Barry Unsworth, who explored the ethical complexities of humankind in novels distinguished by scrupulous historical research and compelling narratives, died on Tuesday in Italy, where he had lived with his wife, Aira, for many years. He was 81.
We interviewed Unsworth in 2008 and had the pleasure of his and Aira’s company at the 2009 seminar, where he delivered the John Hersey Memorial Address. He had told us of wanting “to break away from the solitude that is the normal condition of writing and have an audience, people who are well-intentioned, who are interested in what I am trying to do and even in why I am trying to do it. When it goes well, it can be exhilarating—to feel the response, to have it brought home to you that you have touched people’s minds and feelings. On occasions like that, there is a genuine sense of unity, of shared value and common endeavor.”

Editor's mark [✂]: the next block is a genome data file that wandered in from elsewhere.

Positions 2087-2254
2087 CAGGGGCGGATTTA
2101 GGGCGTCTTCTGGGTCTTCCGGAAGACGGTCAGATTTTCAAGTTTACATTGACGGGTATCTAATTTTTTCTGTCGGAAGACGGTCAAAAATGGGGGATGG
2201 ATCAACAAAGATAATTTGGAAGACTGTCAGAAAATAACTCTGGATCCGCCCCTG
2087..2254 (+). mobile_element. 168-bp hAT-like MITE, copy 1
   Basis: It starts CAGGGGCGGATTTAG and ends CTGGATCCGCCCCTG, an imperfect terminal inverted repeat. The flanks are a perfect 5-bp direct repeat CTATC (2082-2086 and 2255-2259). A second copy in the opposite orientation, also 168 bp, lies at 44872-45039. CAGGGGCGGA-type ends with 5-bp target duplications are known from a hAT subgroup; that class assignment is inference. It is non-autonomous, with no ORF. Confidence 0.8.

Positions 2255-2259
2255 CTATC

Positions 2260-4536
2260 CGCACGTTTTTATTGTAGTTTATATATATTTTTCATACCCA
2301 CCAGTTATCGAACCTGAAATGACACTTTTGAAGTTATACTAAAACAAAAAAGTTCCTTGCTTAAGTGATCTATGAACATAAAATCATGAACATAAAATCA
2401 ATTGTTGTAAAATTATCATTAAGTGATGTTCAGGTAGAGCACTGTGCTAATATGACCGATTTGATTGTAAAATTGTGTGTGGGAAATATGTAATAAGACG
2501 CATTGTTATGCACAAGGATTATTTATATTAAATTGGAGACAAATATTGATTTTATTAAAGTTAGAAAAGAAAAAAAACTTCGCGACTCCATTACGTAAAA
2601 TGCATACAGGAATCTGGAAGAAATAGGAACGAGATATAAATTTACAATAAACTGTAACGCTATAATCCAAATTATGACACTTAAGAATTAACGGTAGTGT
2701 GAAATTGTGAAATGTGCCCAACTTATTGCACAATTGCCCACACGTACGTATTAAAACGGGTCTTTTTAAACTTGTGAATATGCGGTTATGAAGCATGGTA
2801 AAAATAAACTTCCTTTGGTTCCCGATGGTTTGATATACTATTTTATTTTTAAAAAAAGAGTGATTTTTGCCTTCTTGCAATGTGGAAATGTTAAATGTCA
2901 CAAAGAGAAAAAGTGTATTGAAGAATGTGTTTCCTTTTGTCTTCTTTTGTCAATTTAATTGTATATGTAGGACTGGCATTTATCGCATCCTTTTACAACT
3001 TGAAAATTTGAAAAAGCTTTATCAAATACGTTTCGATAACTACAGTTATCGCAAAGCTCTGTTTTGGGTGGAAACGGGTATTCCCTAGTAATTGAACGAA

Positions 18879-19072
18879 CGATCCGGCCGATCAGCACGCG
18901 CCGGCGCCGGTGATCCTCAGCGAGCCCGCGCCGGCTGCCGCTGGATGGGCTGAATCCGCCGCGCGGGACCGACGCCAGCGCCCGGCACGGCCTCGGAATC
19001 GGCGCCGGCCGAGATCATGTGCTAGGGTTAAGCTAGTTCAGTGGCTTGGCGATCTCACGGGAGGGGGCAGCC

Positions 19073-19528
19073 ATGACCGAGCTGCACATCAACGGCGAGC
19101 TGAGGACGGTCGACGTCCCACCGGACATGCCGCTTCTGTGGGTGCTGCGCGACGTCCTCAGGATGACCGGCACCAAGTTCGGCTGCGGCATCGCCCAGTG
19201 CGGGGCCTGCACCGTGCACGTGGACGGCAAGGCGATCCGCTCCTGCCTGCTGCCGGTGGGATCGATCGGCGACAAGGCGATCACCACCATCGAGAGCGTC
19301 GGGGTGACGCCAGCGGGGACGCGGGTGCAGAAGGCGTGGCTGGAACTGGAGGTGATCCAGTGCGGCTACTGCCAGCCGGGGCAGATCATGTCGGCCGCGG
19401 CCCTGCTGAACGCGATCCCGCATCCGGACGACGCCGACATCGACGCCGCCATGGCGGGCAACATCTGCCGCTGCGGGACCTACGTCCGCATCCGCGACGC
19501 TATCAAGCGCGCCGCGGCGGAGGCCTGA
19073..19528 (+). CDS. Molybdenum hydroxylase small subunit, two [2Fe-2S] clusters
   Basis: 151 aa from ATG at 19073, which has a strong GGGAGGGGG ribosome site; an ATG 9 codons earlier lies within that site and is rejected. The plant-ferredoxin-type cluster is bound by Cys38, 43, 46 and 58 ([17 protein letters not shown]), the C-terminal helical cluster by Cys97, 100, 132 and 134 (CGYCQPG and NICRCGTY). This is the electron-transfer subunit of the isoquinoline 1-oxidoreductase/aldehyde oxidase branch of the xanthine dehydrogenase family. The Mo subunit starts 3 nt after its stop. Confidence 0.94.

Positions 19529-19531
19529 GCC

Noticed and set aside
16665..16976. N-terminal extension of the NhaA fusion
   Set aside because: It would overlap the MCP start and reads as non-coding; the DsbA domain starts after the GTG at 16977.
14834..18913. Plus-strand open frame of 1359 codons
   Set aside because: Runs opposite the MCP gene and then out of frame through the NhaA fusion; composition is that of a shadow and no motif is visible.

Three of Unsworth’s presentations from the 2009 seminar are preserved in our audio archive, including one called “Why Bother With The Past?,” in which is contained, as we mark the passage of a great writer and generous man, the following balm:
“The past is another country, we know. It’s not recoverable. Even our own past, our own childhood is not recoverable. We know that we can’t get back to it, but we know at the same time that we’ve never lost it. We know it belongs to us because it has made us what we are.”